NOTE: The following is part one of fifteen weekly posts by Tom Spencer ’16. It is a creative writing short story broken up into 15 chapters. This story is fiction, which is the creation of a story from the author’s imagination, and is not based on real events or people, though it may reference real events or people.
I go by Spike.
That’s the last name on my driver’s license, but the tag on my door’s got an extra bit: Leonard Spike: RA. I’ve got a single in Hawthorne Hall, and tonight my door’s cracked open an inch. My feet are up on the desk, and I’m reading TNH. I’m hoping to relax, but when there’s a knock on the door my gut tells me that’s not gonna happen.
It’s Vivien, the RA from across the hall. “Hey. I hear there’s um. Someone swimming in the bathroom.”
“Come and see, I don’t know.”
I toss the paper on my desk and go. The inside of the bathroom has a big hollow echo. It’s humid in here. There’s water running from the one full-sized bathtub. The tub is in this square stall behind the showers. The yellowish curtain is swept back, and there’s a huge puddle seeping out of the stall.
There’s a resident in the puddle. He’s only wearing his basketball shorts, and doing a backstroke in the inch or two of water the step has allowed him. The tub is overflowing, and water slips down the side in a greenish waterfall crested by a thin soap-suds skin.
It’s too generous to call what he’s doing a backstroke. It’s more of a bumping slopping scuffle, heels and elbows lifted and slapped against the sopping tiles, yet his face is so serene you could picture some Caribbean lagoon in his head. Droplets leap up and soak my pants at the knees.
“How’s the water, buddy?” I ask him.
He gives a panicked sputter, and opens his eyes. They’re bloodshot and hazy.
He gasps like he’s just been plunged into ice water. “RAs! Gotta…swim away.” He curses, and rolls over to do a front crawl. His ankle kicks the tub, and he yelps in pain. Soon he gives up and sits against the wall, breathless. “Am I in trouble?” he mopes.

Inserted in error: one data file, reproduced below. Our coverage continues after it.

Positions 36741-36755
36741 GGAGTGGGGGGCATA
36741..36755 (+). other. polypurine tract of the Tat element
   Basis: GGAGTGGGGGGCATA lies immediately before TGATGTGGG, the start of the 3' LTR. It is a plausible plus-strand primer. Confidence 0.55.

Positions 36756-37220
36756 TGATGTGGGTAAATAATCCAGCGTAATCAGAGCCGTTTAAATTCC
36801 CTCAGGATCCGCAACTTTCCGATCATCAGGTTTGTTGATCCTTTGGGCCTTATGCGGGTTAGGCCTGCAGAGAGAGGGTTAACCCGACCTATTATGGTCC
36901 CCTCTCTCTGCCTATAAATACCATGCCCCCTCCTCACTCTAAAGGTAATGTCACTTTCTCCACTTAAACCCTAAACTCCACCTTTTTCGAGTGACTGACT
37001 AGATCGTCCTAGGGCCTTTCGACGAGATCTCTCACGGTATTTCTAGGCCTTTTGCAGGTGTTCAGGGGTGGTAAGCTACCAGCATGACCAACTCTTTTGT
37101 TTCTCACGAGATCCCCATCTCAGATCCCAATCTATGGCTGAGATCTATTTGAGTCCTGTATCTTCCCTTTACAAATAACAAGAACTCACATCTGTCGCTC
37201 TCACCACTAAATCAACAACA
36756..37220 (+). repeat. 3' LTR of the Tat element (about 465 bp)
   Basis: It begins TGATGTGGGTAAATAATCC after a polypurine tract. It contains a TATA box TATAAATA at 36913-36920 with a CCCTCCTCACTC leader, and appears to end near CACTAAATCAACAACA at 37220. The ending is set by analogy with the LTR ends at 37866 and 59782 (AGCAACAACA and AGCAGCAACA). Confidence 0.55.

I notice there are empty liquor bottles and baggies filled with crushed leaves bobbing in the tub water. “Yes.” I answer.
“Hey, can you do us a huge favor?” asks Viv sweetly.
“Anything for you,” he answers pathetically.
“Can you shut off the water and pull out the plug?”
He brightens “Yeah! I can!” He flops to the faucet like a seal, and though the handle slips once or twice in his fingers, he does shut it off. The water trickles to a steady drip. He begins to fish for the plug while kneeling at the side of the tub.
“Just a teensy bit slippery down here,” he half-sings. “Do you ever worry that something will swim out of the drain and bite you? Like a freakin’ piranha or something?” he muses, shoulder deep in the soap suds. “Do you ever worry about that?”
“Never. Look, we’re gonna call the cops now.” I tell him.
“OK. You guys are the best.”
“We know,” grins Viv.
He slips, and dips head first into the tub, and starts struggling. Bubbles gurgle up from the water around his head. Viv and I glance at each other- then I step over and yank his water-logged shoulder. He comes up smiling, hair filled with soap, and holding the drain plug. “Found it,” he cheers proudly. “Do I get to keep it?”
The water gargles down the drain.
After I’m done with the incident report, and the staff finishes swapping stories, I return to my room. That swimming guy was one of a few honors students in Hawthorne, but he wasn’t the first one to go nuts like that. Some of the most studious people I had ever met were suddenly losing scholarships and risking eviction over behavior like this. The last people you’d expect. I thought I was imagining the pattern, but then a few nights later I get a complaint about a roommate.
to be continued….